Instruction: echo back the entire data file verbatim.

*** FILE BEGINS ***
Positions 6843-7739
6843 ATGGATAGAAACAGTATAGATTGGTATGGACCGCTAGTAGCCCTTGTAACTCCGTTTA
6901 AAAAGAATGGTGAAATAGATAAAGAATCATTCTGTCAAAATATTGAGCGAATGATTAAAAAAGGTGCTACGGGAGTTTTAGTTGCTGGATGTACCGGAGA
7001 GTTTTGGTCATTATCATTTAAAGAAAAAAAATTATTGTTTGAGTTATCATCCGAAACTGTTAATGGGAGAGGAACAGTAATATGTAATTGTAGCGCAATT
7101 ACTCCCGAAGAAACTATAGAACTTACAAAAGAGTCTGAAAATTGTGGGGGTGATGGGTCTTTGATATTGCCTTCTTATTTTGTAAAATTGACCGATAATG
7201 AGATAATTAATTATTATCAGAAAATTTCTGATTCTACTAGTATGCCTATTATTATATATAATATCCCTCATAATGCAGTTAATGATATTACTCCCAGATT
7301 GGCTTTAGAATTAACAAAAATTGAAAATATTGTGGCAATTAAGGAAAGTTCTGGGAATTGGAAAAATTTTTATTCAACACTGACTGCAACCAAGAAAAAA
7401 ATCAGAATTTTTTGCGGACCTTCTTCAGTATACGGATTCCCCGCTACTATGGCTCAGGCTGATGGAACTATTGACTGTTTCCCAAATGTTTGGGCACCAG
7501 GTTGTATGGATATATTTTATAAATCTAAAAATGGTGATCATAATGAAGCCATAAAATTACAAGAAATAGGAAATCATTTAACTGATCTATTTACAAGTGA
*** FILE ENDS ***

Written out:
Positions 6843-7739
6843 ATGGATAGAAACAGTATAGATTGGTATGGACCGCTAGTAGCCCTTGTAACTCCGTTTA
6901 AAAAGAATGGTGAAATAGATAAAGAATCATTCTGTCAAAATATTGAGCGAATGATTAAAAAAGGTGCTACGGGAGTTTTAGTTGCTGGATGTACCGGAGA
7001 GTTTTGGTCATTATCATTTAAAGAAAAAAAATTATTGTTTGAGTTATCATCCGAAACTGTTAATGGGAGAGGAACAGTAATATGTAATTGTAGCGCAATT
7101 ACTCCCGAAGAAACTATAGAACTTACAAAAGAGTCTGAAAATTGTGGGGGTGATGGGTCTTTGATATTGCCTTCTTATTTTGTAAAATTGACCGATAATG
7201 AGATAATTAATTATTATCAGAAAATTTCTGATTCTACTAGTATGCCTATTATTATATATAATATCCCTCATAATGCAGTTAATGATATTACTCCCAGATT
7301 GGCTTTAGAATTAACAAAAATTGAAAATATTGTGGCAATTAAGGAAAGTTCTGGGAATTGGAAAAATTTTTATTCAACACTGACTGCAACCAAGAAAAAA
7401 ATCAGAATTTTTTGCGGACCTTCTTCAGTATACGGATTCCCCGCTACTATGGCTCAGGCTGATGGAACTATTGACTGTTTCCCAAATGTTTGGGCACCAG
7501 GTTGTATGGATATATTTTATAAATCTAAAAATGGTGATCATAATGAAGCCATAAAATTACAAGAAATAGGAAATCATTTAACTGATCTATTTACAAGTGA